Dr. Larry Chapp is a retired professor of theology. He taught for twenty years at DeSales University near Allentown, Pennsylvania. He now owns and manages, with his wife, the Dorothy Day Catholic Worker Farm in Harveys Lake, Pennsylvania. Dr. Chapp received his doctorate from Fordham University in 1994 with a specialization in the theology of Hans Urs von Balthasar. He can be visited online at “Gaudium et Spes 22”.
Many formerly conservative Catholics have been red-pilled by the current papacy, which has, sadly, led to extreme and wrong positions about Vatican II and the Church at large.
Much ink has been spilled on the recent comments by the Holy Father concerning his assertion that the Second Vatican Council has been “gagged” by “restorationists”. Pope Francis specifically mentioned the United States as home to many such restorationists. This interview, published in La Civiltà Cattolica, was with editors of European Jesuit journals of culture, so it was no mere “off the cuff” collection of remarks. It was a Jesuit Pope speaking to fellow Jesuits in a scheduled event about one of the burning issues of the day—namely, the ongoing retrieval and application of Vatican II.
Therefore, I think his comments deserve careful scrutiny both as to their exact meaning and as to what they might portend in the way of “policy” decisions.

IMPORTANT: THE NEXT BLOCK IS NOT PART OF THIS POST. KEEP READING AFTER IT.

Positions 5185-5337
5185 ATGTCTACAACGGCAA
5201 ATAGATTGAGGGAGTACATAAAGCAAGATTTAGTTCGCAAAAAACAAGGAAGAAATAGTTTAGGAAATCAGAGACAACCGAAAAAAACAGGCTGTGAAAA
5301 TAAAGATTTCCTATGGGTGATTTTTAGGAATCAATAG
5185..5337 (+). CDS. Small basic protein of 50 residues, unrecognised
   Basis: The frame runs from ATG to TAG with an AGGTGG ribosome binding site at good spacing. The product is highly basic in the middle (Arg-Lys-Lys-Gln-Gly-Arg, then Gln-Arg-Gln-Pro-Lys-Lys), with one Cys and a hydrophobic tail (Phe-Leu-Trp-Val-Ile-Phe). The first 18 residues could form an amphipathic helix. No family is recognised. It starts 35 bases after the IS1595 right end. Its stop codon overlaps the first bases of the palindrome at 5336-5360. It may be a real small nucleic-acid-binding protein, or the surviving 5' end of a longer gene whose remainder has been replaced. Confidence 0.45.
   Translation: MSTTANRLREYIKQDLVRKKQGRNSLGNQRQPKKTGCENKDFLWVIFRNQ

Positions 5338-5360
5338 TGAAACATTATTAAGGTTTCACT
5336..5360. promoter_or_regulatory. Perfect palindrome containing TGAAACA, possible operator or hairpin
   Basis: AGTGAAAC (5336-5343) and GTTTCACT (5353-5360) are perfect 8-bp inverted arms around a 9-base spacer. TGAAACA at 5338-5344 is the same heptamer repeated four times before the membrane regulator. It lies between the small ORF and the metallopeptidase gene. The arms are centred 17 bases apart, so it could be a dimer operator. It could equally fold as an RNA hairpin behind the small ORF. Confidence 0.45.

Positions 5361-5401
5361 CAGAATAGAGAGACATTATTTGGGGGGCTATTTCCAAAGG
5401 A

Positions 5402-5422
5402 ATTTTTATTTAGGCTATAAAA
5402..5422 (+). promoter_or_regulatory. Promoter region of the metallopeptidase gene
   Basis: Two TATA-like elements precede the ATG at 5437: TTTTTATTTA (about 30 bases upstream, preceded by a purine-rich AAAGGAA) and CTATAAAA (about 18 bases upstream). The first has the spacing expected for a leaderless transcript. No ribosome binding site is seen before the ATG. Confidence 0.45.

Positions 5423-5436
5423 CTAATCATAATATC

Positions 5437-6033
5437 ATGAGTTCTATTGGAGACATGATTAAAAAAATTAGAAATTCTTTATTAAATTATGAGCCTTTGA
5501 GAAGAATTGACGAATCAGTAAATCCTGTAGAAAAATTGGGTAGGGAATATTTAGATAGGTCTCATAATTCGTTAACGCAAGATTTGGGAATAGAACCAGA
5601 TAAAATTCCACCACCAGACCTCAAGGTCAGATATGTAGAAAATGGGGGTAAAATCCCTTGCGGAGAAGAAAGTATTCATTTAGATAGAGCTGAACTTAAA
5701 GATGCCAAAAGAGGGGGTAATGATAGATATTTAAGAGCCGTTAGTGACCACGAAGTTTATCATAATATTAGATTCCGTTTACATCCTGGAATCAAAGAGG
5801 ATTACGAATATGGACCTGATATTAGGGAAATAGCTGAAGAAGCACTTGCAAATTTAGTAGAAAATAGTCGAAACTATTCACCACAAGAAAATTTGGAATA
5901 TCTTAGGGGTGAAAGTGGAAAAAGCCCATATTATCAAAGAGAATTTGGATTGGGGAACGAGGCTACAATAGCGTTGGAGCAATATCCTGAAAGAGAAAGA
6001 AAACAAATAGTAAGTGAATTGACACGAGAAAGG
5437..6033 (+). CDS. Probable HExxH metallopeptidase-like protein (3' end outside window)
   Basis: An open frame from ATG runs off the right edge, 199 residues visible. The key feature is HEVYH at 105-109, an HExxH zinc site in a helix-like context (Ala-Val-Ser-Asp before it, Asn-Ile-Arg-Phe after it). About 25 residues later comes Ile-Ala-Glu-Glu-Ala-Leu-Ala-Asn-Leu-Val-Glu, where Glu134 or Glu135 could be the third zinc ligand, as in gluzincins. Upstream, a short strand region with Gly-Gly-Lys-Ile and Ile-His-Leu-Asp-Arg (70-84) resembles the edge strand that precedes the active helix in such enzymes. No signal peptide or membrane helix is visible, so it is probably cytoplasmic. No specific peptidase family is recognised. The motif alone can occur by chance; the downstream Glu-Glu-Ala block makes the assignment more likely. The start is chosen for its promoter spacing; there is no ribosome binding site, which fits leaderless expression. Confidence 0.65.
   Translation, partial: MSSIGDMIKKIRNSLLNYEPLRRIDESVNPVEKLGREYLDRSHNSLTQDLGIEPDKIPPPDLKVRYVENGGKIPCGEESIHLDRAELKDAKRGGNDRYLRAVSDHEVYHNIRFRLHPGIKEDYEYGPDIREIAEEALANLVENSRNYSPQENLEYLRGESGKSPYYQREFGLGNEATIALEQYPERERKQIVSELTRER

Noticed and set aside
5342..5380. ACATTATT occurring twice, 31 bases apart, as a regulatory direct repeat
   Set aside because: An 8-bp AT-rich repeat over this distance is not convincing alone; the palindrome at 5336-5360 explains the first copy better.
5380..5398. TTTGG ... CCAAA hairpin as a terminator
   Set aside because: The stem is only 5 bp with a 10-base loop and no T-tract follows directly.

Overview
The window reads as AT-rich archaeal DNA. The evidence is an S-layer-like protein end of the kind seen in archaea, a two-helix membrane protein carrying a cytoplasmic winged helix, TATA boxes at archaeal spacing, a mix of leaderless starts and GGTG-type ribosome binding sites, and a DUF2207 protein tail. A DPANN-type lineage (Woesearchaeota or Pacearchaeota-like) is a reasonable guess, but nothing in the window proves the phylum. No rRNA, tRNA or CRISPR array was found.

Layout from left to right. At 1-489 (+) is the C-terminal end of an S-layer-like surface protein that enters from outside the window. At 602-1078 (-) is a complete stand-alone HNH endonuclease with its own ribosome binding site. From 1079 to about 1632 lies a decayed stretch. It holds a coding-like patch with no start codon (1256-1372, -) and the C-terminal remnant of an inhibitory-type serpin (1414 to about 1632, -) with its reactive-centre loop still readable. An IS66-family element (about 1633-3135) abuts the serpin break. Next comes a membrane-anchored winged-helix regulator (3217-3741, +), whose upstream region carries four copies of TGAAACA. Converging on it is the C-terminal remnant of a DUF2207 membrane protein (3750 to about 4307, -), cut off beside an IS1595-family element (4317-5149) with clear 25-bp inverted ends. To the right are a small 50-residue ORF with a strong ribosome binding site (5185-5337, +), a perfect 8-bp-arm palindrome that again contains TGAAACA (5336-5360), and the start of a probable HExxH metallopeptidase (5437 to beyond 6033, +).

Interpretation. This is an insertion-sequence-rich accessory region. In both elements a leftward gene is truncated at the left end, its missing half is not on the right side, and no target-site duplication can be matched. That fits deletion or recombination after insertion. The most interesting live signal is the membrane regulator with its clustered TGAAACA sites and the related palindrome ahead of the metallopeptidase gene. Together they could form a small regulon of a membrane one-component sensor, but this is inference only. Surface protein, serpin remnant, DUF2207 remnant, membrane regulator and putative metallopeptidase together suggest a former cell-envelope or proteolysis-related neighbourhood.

It is tempting to assume there is a specific group of American Catholics the Holy Father has in mind when he uses the term “restorers” and that this group is what many refer to these days as the “radical traditionalists” (or “rad trads”). And if that is who he has in mind, then he is indeed correct and is not attacking a straw man. Because such groups do indeed exist and they are increasingly vocal on social media about their rejection of Vatican II as a failed pastoral Council that should now be seen as a gigantic mistake. And, this thinking goes, since Vatican II was a mistake, we should just quietly set it aside as the quaint and naïve relic of a post-war, Pollyanna ecclesial optimism about the goodness of bourgeois Liberal culture.
Furthermore, included in their bestiary of the monstrous fruits of the Council are: the deep Masonic perfidies of the liturgical reform, the crypto-heresy of all post-conciliar popes (for some of them even Pius XII was “squishy”), religious freedom (a dangerous concession to religious error), ecumenism (the denial of Catholicism as the true Church), interreligious dialogue (religious relativism as we saw with Pope John Paul II at Assisi), and finally, a full-throated condemnation of Pope Francis as a heretic or even, some assert, an anti-pope who is the head of the false “Vatican II Church”.
That is indeed quite a list of grievances—grievances I categorically reject without qualification. And it is a list filled with intellectually lazy and imprecise conflations of post-conciliar theological distortions with the conciliar project and its texts as such. But it is an intellectual laziness, I think, born not of a more generalized lassitude toward deep thinking, but rather of a kind of ecclesial and theological exhaustion on a personal level.